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Instilling That MVP Attitude

March 18, 1991
March 18, 1991

Table of Contents
March 18, 1991

Baseball Salaries
Detroit Pistons
Brett Hull
Nick Esasky
Track & Field
Tennis
First Person
Point After

Instilling That MVP Attitude

Hey, kids! You, too, can throw (tantrums, that is) like Barry Bonds and hit (back at your bosses, that is) like Rickey Henderson

I TELL THE KIDS I AM THE MANAGER OF THIS TEAM. I make the decisions on their Little League futures. I will say who plays during this coming season. I will say who doesn't play. I will run the game from my seat at the end of the bench. I am in charge.

This is an article from the March 18, 1991 issue Original Layout

"What do you say?" I ask.

"Kiss my butt," the kids reply.

I like this.

I have been talking for an hour, maybe an hour and a half, trying to instill greatness in these grade-schoolers I have selected in the annual league draft. The old-timers say that greatness cannot be taught, that it is a gift from the heavens. I disagree. I think every one of these kids can be another Barry Bonds, the Pittsburgh Pirate who was last season's Most Valuable Player in the National League.

"Suppose the owner of the paint store that sponsors our team comes to visit," I say. "This is the man who has bought the uniforms and will pay for the annual end-of-season pizza party, soft drinks included. Suppose he stands here and gives a little pep talk about hustle and team loyalty and always trying to go for the extra base. What do you say?"

"Kiss my butt," the kids reply.

Lovely.

I had opened the meeting by showing some tapes of Bonds on my VCR. I had shots of him running, hitting, fielding, making all sorts of magic moves during his magic 1990 season. I asked the kids if they wanted to play the way he played for Pittsburgh. Of course they all said they did. I then showed the tapes of a week ago, the ones that were on newscasts everywhere as Bonds screamed at photographers, Pirate public relations man Jim Lachimia, coach Bill Virdon and, finally, manager Jim Leyland. I even had the kids count the number of bleeps during the exchanges.

There were considerable snickers and giggles from the kids, which I expected, because most of them are young and new to this great game. I silenced the noise by slamming the blackboard. I said this was serious. On the board I wrote the equation ATTITUDE = GREATNESS. I asked if anyone knew what this meant. One kid said he thought it meant that the better attitude a player had, the better he would be as a player. I winged the eraser at him. Another kid said he thought it meant that if you worked hard every day, ate the right foods, got eight hours of sleep and devoted yourself to baseball, you could become great. Him, I hit with the chalk. No one else answered.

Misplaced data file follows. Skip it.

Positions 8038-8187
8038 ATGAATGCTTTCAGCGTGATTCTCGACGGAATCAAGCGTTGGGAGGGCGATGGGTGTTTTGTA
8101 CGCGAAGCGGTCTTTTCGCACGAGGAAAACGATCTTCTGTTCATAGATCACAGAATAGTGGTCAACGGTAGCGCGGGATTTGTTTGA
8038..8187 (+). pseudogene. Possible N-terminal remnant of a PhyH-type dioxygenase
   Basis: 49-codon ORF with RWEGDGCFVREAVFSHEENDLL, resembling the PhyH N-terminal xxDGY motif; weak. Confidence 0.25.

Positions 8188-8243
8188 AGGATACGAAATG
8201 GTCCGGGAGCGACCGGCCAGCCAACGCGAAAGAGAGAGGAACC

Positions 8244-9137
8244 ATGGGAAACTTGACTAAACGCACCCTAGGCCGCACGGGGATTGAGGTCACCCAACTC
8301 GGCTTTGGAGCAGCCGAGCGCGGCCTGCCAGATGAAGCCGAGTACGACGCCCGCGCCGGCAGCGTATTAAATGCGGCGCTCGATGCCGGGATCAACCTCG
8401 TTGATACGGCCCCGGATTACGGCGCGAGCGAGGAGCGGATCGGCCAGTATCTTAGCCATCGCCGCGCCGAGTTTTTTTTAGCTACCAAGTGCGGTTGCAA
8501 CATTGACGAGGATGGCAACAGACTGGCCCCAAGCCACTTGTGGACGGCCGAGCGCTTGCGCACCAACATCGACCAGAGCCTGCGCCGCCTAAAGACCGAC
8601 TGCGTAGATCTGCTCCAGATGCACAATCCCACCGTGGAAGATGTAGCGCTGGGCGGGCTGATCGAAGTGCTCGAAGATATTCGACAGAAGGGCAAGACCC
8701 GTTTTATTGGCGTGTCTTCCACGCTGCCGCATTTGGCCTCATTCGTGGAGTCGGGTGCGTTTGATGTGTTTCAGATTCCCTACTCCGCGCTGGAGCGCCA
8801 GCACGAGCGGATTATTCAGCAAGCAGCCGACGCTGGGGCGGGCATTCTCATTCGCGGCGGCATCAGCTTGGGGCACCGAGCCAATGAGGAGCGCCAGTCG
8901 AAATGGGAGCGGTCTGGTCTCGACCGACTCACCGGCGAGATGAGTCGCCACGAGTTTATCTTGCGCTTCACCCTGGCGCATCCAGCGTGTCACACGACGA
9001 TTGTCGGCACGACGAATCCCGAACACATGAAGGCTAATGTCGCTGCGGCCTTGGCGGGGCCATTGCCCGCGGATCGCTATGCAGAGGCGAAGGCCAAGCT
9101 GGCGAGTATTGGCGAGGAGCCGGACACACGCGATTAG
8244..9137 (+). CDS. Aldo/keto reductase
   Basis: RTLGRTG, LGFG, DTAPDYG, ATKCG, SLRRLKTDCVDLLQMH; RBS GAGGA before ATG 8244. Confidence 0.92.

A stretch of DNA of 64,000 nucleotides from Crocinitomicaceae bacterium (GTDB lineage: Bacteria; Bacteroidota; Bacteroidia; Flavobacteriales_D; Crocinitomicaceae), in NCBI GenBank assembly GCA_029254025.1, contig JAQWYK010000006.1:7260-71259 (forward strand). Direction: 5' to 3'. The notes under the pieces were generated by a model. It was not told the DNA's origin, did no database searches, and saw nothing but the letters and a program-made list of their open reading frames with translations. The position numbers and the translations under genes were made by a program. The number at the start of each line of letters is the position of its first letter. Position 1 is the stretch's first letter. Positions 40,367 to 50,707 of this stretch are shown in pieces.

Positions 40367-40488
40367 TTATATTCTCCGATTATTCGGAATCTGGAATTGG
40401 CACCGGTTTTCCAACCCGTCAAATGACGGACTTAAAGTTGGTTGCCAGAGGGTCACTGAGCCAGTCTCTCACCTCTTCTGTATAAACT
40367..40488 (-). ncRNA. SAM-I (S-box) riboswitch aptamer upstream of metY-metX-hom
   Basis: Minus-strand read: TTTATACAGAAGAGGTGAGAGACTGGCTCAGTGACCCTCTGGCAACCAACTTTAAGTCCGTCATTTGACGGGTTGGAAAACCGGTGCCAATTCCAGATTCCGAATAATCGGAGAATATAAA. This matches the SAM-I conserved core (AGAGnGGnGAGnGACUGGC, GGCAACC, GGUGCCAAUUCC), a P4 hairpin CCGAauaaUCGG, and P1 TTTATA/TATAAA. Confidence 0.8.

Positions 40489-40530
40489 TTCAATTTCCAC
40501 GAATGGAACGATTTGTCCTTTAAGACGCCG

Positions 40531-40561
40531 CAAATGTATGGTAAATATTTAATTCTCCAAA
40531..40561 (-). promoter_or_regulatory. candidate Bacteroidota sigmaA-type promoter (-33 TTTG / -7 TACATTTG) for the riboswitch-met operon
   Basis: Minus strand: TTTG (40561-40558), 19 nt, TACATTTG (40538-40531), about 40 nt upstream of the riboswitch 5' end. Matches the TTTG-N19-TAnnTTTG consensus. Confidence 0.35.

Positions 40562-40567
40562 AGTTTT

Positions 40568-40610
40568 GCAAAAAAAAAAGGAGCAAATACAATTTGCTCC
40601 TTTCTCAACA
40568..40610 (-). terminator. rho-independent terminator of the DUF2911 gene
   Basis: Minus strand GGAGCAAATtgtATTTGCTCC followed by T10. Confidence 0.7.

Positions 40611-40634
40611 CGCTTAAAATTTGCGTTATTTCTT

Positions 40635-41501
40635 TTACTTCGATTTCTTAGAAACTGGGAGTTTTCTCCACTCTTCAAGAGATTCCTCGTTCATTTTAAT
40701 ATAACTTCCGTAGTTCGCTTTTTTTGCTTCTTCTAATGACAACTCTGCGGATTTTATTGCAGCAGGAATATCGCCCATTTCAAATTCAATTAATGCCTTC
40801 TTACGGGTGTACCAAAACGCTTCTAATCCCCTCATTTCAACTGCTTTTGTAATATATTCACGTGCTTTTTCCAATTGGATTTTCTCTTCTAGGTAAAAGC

"Put the two tapes together," I said. "Look at Barry Bonds play. Look at Barry Bonds yell. What do you learn?"

"Th-th-th-that you can become great by being mean to people?" one kid answered after a long stretch of silence. "Th-th-th-that the meaner you are, the better you are? That you should be...what's the word? Conceited? Stuck on yourself?"

I shook this child's hand. A start.

I explained that greatness means you can ride over everyone, that you are above the crowd, that what applies to everyone else surely should not apply to you. Why settle for less? Be a star. I told the long story of Bonds's salary negotiations and his arbitration hearing, which he lost. That means he's going to earn only $2.3 million this year, when he thought he deserved $3.25 million. Why should he pretend to be happy if he is not happy? He's a star. He should say what he wants to say. He should do what he wants to do. His dogs should come to him. The Pirates should be laying a path of red velvet from the dugout to the plate for him, maybe sprinkling a few rose petals along the way. Why should he have to do what everyone else does if he is better than everyone else? Think like a star, and you will be a star. That's the baseball lesson that has to be learned. It's more important than trying to hit a curve.

"Anybody bothers you," I said, "you just say, 'Kiss my butt.' "

It was slow going for a while, incorporating this attitude, but I have done a number of drills on this with the kids, and I think we are finally getting somewhere. How would they react if an umpire called them out on a close play at first? What would they say if the local radio station wanted to do an unpaid interview on Opening Day? What would they tell the mayor himself if he tousled their hair after an extra-inning win? The kids now have the right answer every time.

I think they are ready for the stumper.

"O.K., forget Barry Bonds," I say. "We are going to move to the American League. Rickey Henderson of the Oakland A's was that league's Most Valuable Player in 1990. Isn't he great? Suppose you are Rickey and in 1989 you signed a contract that would pay you some $3 million per year through 1993.

Suppose salaries went out of whack after you signed and you didn't think you were making enough money. Suppose spring training rolled around. Suppose the A's expected you to be there for the start since you are such a big part of their team. What would you say to the A's?"

The kids go into a conference. I say I will give them a minute to determine their answer. I can see them arguing among themselves about what it should be. The clock ticks forward. Heads begin to nod.

"Yes?" I say.

"Kiss my butt," the kids reply.

This could be a championship season.

PHOTODAMIAN STROHMEYER